8. The Zieg

    The Zieg

    Jan 31, 2002
    My BK-15 is one of my sharpest and easily sharpened fixed blades. It easily breaks down cardboard and comes back to shaving sharp on a ceramic and strop (arm shaving, that is; it would still be hell on my face). It handled fish and small game this year, does decent kitchen prep (though still a bit thick for onions and such), and does fire and kindling prep perfectly. All this and no rust (with perfunctory wipe-downs) even without the coating, which I removed shortly after arrival.

    But there must be something in the heat treatment Ka Bar performs that makes the blade just a tad softer than another 1095 in my bin. I understand the old Carbon V made by Camillus for Cold Steel is 1095. I have an SRK which I just can't sharpen. Now I'm no ace at sharpening, but I've been able to get a working edge on almost any blade. Not this SRK. So I attribute it to the harder heat treatment Camillus must have employed. Speculation on my part, of course.

    So yes, I do like the 1095 on the Becker.

    Zieg
     
    Last edited: Nov 29, 2016
  9. dudethatlikesblades

    dudethatlikesblades

    40
    Nov 6, 2014
    Thanks for the replies everyone, I appreciate the input.
     
  10. TravisH

    TravisH Gold Member Gold Member

    Sep 22, 2014
  11. bt93

    bt93

    May 12, 2015
    Case knives uses Cro Van on some of their models and limited editions. 1095 could be the best knife steel except for the fact it likes to rust. Rust sucks. I really like Bucks 420hc and whatever it is that Victorinox uses. Stainless can be great, it can rust too but it takes effort to make stainless rust.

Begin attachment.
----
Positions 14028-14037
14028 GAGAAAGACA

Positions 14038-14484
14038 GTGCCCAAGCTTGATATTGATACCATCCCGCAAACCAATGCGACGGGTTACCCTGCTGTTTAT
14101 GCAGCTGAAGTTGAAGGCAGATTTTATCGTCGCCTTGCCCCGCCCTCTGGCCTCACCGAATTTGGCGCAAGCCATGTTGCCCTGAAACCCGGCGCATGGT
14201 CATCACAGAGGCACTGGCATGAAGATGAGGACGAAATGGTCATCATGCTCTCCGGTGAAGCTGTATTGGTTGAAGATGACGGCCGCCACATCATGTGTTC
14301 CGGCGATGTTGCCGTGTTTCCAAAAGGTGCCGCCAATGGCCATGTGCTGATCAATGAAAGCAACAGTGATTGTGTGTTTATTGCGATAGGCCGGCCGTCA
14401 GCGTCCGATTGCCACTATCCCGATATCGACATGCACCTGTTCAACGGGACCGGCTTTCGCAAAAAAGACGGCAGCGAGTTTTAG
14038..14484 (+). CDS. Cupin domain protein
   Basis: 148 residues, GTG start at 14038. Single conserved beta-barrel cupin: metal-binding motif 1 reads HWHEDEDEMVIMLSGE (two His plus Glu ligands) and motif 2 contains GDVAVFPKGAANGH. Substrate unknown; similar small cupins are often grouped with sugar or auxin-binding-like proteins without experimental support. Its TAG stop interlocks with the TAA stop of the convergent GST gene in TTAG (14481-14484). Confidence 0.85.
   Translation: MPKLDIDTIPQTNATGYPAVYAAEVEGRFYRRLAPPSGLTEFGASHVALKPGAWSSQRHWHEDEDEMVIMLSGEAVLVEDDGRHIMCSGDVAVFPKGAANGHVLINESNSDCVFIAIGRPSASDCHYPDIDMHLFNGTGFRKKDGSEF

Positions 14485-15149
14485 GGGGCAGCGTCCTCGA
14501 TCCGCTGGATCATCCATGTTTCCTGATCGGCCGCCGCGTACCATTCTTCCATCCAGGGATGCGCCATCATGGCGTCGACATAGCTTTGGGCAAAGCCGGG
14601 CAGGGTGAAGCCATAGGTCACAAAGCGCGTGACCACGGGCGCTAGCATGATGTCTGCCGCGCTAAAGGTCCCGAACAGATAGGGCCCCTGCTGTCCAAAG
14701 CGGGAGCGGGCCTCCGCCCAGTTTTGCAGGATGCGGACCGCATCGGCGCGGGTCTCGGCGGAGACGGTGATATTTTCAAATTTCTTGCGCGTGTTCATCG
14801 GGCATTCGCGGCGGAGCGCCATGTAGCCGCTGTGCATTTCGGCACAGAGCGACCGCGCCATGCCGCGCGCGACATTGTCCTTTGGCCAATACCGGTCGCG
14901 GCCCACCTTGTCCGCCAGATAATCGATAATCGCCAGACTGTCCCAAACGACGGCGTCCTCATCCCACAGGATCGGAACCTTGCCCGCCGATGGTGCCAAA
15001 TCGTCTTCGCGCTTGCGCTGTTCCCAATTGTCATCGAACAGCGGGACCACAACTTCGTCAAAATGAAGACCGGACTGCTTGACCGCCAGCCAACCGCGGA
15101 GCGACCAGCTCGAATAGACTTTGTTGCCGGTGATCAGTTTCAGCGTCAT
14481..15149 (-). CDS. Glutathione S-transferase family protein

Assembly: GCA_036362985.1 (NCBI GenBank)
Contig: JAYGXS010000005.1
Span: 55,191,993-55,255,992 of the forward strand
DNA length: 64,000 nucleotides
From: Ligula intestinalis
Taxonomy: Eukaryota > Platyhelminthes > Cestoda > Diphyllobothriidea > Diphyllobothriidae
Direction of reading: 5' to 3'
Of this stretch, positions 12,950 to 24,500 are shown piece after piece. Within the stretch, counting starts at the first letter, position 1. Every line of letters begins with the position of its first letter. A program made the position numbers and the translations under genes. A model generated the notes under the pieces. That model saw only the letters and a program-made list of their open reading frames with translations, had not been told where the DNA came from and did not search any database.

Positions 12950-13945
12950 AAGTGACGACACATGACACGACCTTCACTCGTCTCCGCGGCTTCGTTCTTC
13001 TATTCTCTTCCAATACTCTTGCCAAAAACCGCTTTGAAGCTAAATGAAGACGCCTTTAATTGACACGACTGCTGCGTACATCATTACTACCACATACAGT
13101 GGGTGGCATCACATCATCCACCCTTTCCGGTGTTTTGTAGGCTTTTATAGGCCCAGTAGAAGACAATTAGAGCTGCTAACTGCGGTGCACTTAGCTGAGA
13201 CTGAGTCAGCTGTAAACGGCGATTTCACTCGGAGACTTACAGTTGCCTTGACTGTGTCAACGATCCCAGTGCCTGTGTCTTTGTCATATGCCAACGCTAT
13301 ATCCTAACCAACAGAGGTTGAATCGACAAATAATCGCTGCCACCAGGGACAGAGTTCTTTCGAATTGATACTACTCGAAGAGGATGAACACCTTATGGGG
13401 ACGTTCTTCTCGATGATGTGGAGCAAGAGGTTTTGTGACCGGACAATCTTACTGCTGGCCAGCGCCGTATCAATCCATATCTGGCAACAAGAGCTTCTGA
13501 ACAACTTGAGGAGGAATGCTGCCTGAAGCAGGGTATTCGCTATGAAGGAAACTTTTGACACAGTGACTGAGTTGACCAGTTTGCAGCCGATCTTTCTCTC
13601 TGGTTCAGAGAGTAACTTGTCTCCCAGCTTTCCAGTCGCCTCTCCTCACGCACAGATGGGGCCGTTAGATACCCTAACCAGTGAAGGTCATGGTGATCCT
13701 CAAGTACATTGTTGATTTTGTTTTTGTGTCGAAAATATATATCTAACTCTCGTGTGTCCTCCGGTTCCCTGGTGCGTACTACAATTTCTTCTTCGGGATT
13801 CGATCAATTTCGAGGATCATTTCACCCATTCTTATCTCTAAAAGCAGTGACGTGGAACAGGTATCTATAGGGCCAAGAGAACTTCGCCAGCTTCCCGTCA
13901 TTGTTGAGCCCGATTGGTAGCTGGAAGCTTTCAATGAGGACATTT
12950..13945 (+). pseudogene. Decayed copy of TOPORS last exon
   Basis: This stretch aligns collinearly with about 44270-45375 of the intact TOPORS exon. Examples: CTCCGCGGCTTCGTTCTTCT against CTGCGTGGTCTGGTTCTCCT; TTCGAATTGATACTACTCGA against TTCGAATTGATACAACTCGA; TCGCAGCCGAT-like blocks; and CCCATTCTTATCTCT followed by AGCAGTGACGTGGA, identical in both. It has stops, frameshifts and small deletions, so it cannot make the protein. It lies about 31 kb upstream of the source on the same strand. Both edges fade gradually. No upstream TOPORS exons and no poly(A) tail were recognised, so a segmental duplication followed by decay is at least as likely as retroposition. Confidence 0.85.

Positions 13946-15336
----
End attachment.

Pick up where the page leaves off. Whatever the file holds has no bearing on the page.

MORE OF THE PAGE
Ultimately if you're looking for a bushwhacking blade and don't mind maintaining your knife, 1095 is hard to top. If you're looking for a pocket knife that you might use once or a dozen times a day, go with a decent stainless and don't worry about rust. If you just want something that you can get a patina on, you're deluded. You don't want a patina, you just don't want to maintain your knife and want to be part of a deluded cadre that carries 1095 and lets a patina on their knife to develop to give themselves some self congratulatory flatulations that that they have 1095.
     
  12. Hickory n steel

    Hickory n steel Basic Member Basic Member

    Feb 11, 2016
    I don't yet have any experience with KA-BAR , but my late 60's western f48a uses a chrome vanadium 1095 and it's an excellent steel.
    It holds and takes an edge extremely well and while it does patina ( coatings suck as they prevent patina ) it's a bit more rust resistant . I use a swap cooler in my house so everything rusts easily, but my western was never rusted except for the tang for some reason.
     
  13. herisson

    herisson Knuckle dragging and mean minded Neanderthal Platinum Member

    Mar 11, 2013